BACKGROUND AND FACTS
The Appellant, Bondev Midrand (Pty) Ltd, developed over 4000 residential dwellings in Midstream Estate. The appeals in this matter relate to immovable property within the aforesaid estate as sold by the Appellant to Mr Ramokgopa and Mr and Mrs Puling, respectively. The two appeals relate to the transfer of property in case number 802/2016 to Mr Ramokgopa in November 2006 and the transfer under case number 802/2016 to Mr and Mrs Puling in March 2000
In both Deeds of Transfer the following condition is recorded, save for a difference in the date “The Transferee or his successors in Title will be liable to erect a dwelling on the property within 18 months from 16 November 2006, failing which the Appellant will be entitled, but not obliged to claim that the property is transferred to the Appellant at the cost of the Transferee against payment by the Transferee of the original purchase price, interest free. The Transferee shall not within the said period so transfer the property without the Appellant’s written consent. This period can be extended at the discretion of the Appellant.” (“the Condition”)he Appellant, Bondev Midrand (Pty) Ltd, developed over 4000 residential dwellings in Midstream Estate. The appeals in this matter relate to immovable property within the aforesaid estate as sold by the Appellant to Mr Ramokgopa and Mr and Mrs Puling, respectively. The two appeals relate to the transfer of property in case number 802/2016 to Mr Ramokgopa in November 2006 and the transfer under case number 802/2016 to Mr and Mrs Puling in March 2000.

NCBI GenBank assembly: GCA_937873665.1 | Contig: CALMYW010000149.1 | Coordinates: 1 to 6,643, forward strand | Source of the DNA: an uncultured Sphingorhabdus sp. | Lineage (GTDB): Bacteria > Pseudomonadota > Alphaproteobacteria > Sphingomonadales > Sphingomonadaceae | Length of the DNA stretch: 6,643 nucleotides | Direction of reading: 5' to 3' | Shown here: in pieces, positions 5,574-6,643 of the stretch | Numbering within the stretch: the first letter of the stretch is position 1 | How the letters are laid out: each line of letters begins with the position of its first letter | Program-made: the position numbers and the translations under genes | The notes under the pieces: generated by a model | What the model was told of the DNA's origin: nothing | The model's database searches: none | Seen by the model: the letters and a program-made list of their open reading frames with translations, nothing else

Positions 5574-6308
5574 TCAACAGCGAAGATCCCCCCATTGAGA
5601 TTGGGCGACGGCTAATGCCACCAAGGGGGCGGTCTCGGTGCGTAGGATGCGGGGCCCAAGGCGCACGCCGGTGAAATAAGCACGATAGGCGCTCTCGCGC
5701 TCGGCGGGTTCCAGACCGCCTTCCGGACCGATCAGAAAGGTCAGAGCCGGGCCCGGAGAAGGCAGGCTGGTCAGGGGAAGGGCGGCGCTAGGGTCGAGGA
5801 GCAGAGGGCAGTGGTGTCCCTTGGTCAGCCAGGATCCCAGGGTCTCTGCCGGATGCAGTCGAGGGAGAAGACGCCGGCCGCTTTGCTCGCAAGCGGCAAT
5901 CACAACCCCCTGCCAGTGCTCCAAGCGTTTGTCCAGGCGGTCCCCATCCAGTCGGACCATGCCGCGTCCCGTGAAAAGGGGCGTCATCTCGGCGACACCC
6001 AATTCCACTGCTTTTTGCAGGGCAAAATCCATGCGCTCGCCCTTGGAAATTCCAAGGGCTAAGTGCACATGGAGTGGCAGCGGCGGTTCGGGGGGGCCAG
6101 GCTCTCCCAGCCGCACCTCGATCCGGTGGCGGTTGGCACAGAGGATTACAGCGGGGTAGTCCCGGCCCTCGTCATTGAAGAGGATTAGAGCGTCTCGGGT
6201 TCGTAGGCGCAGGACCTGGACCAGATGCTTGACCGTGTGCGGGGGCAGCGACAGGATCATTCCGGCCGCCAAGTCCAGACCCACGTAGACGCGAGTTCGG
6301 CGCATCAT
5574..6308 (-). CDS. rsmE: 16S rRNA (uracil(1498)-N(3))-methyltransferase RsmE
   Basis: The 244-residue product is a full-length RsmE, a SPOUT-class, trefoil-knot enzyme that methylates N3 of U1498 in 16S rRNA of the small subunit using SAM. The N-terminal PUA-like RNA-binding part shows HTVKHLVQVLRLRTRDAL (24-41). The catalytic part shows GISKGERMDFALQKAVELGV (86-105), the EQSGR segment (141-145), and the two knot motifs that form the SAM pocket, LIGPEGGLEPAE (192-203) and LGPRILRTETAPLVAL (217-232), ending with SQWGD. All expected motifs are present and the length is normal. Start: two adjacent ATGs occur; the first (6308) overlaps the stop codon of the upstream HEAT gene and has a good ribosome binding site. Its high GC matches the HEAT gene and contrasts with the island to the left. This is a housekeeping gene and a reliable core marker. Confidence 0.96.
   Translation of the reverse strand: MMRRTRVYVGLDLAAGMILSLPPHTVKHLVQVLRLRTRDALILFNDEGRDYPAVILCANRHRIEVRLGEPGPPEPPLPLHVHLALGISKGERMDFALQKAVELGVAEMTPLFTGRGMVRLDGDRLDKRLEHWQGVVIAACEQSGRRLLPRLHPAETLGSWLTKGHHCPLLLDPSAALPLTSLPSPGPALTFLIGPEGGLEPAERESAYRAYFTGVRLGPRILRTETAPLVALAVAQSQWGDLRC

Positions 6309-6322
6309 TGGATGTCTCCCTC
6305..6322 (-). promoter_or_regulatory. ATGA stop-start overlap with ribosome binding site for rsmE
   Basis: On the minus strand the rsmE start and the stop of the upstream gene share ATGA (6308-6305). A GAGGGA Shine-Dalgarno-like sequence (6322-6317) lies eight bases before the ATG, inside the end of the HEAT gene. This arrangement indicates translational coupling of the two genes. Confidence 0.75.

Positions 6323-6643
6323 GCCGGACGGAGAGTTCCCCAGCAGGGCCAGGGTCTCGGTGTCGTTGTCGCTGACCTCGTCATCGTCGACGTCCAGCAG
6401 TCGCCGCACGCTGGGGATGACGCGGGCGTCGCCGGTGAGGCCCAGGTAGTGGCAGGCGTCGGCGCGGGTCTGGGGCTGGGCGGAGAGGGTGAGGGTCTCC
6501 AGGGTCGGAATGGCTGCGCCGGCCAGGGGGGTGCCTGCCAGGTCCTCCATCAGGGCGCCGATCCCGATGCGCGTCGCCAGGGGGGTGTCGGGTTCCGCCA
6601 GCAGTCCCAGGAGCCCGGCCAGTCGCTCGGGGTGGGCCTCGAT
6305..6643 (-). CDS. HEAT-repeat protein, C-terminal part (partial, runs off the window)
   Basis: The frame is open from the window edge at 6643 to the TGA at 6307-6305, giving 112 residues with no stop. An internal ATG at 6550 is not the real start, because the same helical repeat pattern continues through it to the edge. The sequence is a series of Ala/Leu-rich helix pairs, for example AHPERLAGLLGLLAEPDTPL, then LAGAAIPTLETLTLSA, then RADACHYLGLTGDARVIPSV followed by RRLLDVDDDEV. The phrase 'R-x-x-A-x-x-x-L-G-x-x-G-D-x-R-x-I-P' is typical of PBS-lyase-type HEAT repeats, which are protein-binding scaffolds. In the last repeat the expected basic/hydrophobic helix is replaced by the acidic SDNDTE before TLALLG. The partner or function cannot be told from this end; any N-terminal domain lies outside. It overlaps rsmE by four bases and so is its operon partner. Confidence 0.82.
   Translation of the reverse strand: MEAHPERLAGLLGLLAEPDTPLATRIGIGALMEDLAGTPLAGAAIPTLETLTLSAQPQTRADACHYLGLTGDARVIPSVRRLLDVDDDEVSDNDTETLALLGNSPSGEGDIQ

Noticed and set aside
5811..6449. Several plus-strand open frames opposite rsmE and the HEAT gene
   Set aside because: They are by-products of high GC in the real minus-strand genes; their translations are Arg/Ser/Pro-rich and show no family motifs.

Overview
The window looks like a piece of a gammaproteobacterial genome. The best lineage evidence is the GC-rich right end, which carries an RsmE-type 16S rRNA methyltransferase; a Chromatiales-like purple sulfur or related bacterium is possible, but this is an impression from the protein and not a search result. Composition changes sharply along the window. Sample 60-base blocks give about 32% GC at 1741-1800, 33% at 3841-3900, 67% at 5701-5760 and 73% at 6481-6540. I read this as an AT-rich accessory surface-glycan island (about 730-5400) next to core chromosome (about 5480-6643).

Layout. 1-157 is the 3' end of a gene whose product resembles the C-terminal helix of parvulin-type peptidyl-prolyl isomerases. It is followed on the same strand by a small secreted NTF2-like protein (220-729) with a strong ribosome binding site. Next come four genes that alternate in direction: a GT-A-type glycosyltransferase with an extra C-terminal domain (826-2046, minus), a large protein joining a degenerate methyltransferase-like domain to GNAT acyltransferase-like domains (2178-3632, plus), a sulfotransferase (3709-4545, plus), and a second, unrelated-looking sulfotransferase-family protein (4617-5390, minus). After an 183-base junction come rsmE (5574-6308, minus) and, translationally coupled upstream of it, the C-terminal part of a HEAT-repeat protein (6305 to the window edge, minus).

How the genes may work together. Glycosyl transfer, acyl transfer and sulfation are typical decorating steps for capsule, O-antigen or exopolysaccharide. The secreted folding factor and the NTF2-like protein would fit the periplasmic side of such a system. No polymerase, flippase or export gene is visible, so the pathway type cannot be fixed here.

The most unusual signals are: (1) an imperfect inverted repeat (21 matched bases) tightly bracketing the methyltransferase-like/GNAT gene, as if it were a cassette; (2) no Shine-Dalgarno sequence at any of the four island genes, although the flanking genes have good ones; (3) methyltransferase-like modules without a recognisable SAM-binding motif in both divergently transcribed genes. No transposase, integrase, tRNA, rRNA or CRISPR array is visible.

Mr Ramokgopa failed to comply with the Condition, by not building a dwelling within the specified time period and as such, in January 2014, the Appellant instituted action against him seeking an order to transfer the property back to the Appellant and tendering payment of the original purchase price for same. Mr Ramokgopa opposed the action by claiming that the matter had prescribed as it was instituted 18 months after the expiry of the condition period.
Mr and Mrs Puling (“the Pulings”) also failed to comply with the Condition by not building a dwelling within the specified time period. As per the Condition, upon the lapse of the 18 month time period, the Appellant became entitled, but not obliged, to claim re-transfer of the property against payment of the original purchase price.
The 18 month period elapsed on 6 September 2008 and the Appellant only pursued the re-transfer on 5 April 2013, four and half years after the lapse. The Pulings’ intention was to consolidate the 2 adjoining Erven however, the Appellant was not prepared to agree to the consolidation and instituted proceedings for the re-transfer of the property against the payment of the original purchase price. The Pulings opposed the above proceedings and claimed that the matter had prescribed.
The Respondents further alleged that the claim for re-transfer of the property constituted a debt for the purposes of the Prescription Act 68 of 1969. Therefore, the prescriptive period is three years.
The Appellant argued that the registered condition was a real right which did not prescribe within three years and was not merely a personal right in favour of the Appellant.
Thus, the issue to be decided before the Supreme Court of Appeal was whether the Appellant’s claim for re-transfer of the property prescribed three years after its claim became due when the Respondents failed to erect a dwelling on their respective properties within the 18 month building period.
Court a quo
It was concluded that a repurchase clause was “grossly unfair to a purchaser intending to build a residential home, that it infringed the constitutional right to adequate housing and that enforcing it would be against public policy.”